• Stanford scholar and Purdue PhD seeking for faculty position in analytical chemistry. Please contact Yangjie:
• Research of reaction acceleration studied by mass spectrometry highlighted in multiple international news (Chemistry World, C&EN, etc.)
• Leadership experience as an elected president in local chapter of national chemistry honor society

Honors & Awards

  • Project Pitch Competition Award - Research Grant, Stanford University Mass Spectrometry (2023 Oct 17)
  • Stanford Postdoc Travel Award, Stanford Office of Postdoctoral Affairs (2023 May 5)
  • ASMS Postdoctoral Career Development Award, American Society for Mass Spectrometry (2022 Jul 1)
  • Purdue InnovatED Award, The Purdue Graduate School (2022 Jan)
  • Interviewed and highlighted in C&EN, 99(25), American Chemical Society (2021 Jul 8)
  • Interviewed and highlighted in Chemistry World, The Royal Society of Chemistry (2021 Jul 7)
  • ASMS Graduate Student Travel Award, American Society for Mass Spectrometry (2021 Jul 29)
  • Purdue Graduate Student Government Travel Grant, PGSG, Purdue University (2021 Apr 23)
  • Highlighted in Chemistry World, The Royal Society of Chemistry (2020 Nov 30)
  • Highlighted in Purdue News, Department of Chemistry, Purdue University (2020 Nov 12)
  • Thomas W. Keough Graduate Scholarship, Department of Chemistry, Purdue University (2020 Apr 16)
  • Women in Science Program Travel Grant, College of Science, Purdue University (2019 Apr 4)
  • Featured in C&EN, 96 (35), Chemical & Engineering News, American Chemical Society (2018 Sep 3)
  • Henry Bohn Hass Memorial Fellowship, Department of Chemistry, Purdue University (2018 May 5)
  • National Phi Lambda Upsilon Travel Grant, Phi Lambda Upsilon, National Chemistry Honor Society (2018 Jun 14)
  • Excellent Graduate Thesis Award, Beijing Normal University (2016 Jun)

Boards, Advisory Committees, Professional Organizations

  • President, Phi Lambda Upsilon, Nu Chapter (2019 - 2020)
  • Vice President, Phi Lambda Upsilon, Nu Chapter (2018 - 2019)
  • Treasurer, Phi Lambda Upsilon, Nu Chapter (2017 - 2018)

Professional Education

  • Doctor of Philosophy, Purdue University (2021)
  • Bachelor of Science, Beijing Normal University, Chemistry (2016)

Stanford Advisors


  • R. Graham Cooks, Roy Helmy, Yangjie Li, Yong Liu. "United States Patent US16/245,703 Methods for Analyzing Stability of an Active Pharmaceutical Ingredient", Purdue Research Foundation, Jan 11, 2019

Current Research and Scholarly Interests

Dr. Yangjie Li is currently a postdoc in chemistry in the lab of Prof. Richard Zare at Stanford University and she obtained her PhD in Analytical Chemistry working with Prof. Graham Cooks at Purdue University. Her dissertation is on “Reaction Acceleration at Interfaces Studied by Mass Spectrometry”. Prior to her PhD studies, she received a Bachelor of Science in chemistry with Excellent Graduation Thesis Award in Organic Chemistry from Beijing Normal University. Her research interests are expansive across synthesis using different microdroplet platforms and glass/silica particles, with a focus to probe unique reactivity at surfaces, for both air/liquid and solid/liquid interfaces. A few of her publications for both applications and mechanisms of these subjects were highlighted in C&EN and Chemistry World. She is currently actively applying for faculty positions in the US to continue her enthusiasm for study unique reactivity at surfaces using mass spectrometry-based high-throughput experimentation.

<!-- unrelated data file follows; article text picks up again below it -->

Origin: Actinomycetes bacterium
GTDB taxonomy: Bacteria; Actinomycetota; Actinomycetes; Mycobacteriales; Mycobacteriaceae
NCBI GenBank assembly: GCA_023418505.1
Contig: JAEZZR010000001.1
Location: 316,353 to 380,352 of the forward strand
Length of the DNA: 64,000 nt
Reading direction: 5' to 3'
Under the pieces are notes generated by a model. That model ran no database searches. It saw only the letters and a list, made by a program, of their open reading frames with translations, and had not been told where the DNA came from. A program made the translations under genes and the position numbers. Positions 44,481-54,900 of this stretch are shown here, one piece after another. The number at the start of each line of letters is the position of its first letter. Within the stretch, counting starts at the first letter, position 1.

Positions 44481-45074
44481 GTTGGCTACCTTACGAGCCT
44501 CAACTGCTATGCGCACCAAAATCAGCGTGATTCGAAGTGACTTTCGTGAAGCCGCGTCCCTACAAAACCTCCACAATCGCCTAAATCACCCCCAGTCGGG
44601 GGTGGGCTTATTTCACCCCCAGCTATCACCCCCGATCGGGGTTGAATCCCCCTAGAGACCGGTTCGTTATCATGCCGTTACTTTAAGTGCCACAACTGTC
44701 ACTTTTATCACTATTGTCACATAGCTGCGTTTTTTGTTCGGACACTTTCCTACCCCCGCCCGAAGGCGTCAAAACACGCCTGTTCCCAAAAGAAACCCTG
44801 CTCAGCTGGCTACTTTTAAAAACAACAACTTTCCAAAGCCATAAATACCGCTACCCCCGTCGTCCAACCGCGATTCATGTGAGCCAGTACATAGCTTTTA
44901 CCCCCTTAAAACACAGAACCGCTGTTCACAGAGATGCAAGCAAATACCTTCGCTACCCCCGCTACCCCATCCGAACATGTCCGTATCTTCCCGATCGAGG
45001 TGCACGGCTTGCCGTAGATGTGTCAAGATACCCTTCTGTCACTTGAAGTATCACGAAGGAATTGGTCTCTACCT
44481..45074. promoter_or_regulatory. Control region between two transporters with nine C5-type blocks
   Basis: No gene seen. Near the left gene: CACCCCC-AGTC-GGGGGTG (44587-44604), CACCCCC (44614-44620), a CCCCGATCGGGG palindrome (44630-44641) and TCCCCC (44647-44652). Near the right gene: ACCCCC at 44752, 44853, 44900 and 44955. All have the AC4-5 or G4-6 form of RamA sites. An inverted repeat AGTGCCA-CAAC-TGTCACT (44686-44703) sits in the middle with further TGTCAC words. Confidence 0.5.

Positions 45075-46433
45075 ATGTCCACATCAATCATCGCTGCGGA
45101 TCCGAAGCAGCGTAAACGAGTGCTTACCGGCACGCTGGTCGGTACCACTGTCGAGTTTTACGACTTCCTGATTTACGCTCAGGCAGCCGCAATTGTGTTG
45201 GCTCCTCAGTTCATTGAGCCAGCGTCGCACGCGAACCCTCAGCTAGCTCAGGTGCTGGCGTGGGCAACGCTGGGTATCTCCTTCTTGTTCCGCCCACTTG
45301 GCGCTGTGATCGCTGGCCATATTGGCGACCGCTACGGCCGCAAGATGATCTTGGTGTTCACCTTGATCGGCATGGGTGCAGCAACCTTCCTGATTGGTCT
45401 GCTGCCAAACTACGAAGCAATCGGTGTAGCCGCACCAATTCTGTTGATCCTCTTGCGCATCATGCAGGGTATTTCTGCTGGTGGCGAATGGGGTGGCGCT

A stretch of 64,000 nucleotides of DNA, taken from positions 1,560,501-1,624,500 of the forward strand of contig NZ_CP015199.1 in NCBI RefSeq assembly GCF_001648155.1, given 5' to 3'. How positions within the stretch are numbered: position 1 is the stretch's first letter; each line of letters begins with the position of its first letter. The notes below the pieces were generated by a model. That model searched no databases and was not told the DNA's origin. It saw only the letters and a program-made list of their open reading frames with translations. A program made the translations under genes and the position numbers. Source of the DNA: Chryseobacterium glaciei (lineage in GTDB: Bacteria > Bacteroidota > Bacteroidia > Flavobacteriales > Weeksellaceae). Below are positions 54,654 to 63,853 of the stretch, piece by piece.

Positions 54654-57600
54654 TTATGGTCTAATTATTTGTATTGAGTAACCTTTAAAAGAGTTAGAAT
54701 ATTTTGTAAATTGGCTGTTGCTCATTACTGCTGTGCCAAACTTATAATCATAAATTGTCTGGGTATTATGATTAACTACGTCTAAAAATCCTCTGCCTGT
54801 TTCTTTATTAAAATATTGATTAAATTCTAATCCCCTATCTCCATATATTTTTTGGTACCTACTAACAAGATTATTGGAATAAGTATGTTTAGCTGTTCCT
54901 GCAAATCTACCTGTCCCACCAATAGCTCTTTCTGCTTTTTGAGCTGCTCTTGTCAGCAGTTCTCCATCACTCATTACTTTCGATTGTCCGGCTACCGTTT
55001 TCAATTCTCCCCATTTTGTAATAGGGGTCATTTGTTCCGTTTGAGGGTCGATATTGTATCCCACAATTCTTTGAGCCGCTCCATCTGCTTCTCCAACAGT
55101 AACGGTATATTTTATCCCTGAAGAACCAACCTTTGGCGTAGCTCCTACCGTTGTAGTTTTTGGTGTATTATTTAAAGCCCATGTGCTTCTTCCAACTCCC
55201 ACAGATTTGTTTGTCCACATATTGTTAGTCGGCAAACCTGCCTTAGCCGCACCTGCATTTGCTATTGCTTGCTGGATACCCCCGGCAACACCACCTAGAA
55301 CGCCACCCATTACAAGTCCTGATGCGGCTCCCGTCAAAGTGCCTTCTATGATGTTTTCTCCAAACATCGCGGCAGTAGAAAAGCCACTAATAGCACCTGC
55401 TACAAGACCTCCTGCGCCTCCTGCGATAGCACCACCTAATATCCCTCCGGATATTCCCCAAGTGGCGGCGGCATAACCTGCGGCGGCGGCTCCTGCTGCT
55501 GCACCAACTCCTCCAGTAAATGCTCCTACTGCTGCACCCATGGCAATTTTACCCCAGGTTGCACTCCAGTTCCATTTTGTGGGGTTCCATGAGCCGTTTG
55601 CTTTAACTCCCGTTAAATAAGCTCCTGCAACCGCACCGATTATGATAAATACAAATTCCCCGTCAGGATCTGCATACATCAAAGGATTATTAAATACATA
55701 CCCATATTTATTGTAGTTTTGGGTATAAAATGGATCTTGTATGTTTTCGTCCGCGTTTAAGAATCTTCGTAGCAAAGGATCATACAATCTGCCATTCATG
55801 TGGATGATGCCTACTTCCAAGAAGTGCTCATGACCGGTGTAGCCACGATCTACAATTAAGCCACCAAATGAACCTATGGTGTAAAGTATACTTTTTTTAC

All Publications

  • Silica particles convert thiol-containing molecules to disulfides. Proceedings of the National Academy of Sciences of the United States of America Li, Y., Kolasinski, K. W., Zare, R. N. 2023; 120 (34): e2304735120


    Synthetic amorphous silica is a common food additive and a popular cosmetic ingredient. Mesoporous silica particles are also widely studied for their potential use in drug delivery and imaging applications because of their unique properties, such as tunable pore sizes, large surfaces areas, and assumed biocompatibility. Such a nanomaterial, when consisting of pure silicon dioxide, is generally considered to be chemically inert, but in this study, we showed that oxidation yields for different compounds were facilitated by simply incubating aqueous solutions with pure silica particles. Three thiol-containing molecules, L-cysteine, glutathione, and D-penicillamine, were studied separately, and it was found that more than 95% of oxidation happened after incubating any of these compounds with mesoporous silica particles in the dark for a day at room temperature. Oxidation increased over incubation time, and more oxidation was found for particles having larger surface areas. For nonporous silica particles at submicron ranges, yields of oxidation were different based on the structures of molecules, correlating with steric hindrance while accessing surfaces. We propose that the silyloxy radical (SiO•) on silica surfaces is what facilitates oxidation. Density functional theory calculations were conducted for total energy changes for reactions between different aqueous species and silicon dioxide surfaces. These calculations identified two most plausible pathways of the lowest energy to generate SiO• radicals from water radical cations H2O•+ and hydroxyl radicals •OH, previously known to exist at water interfaces.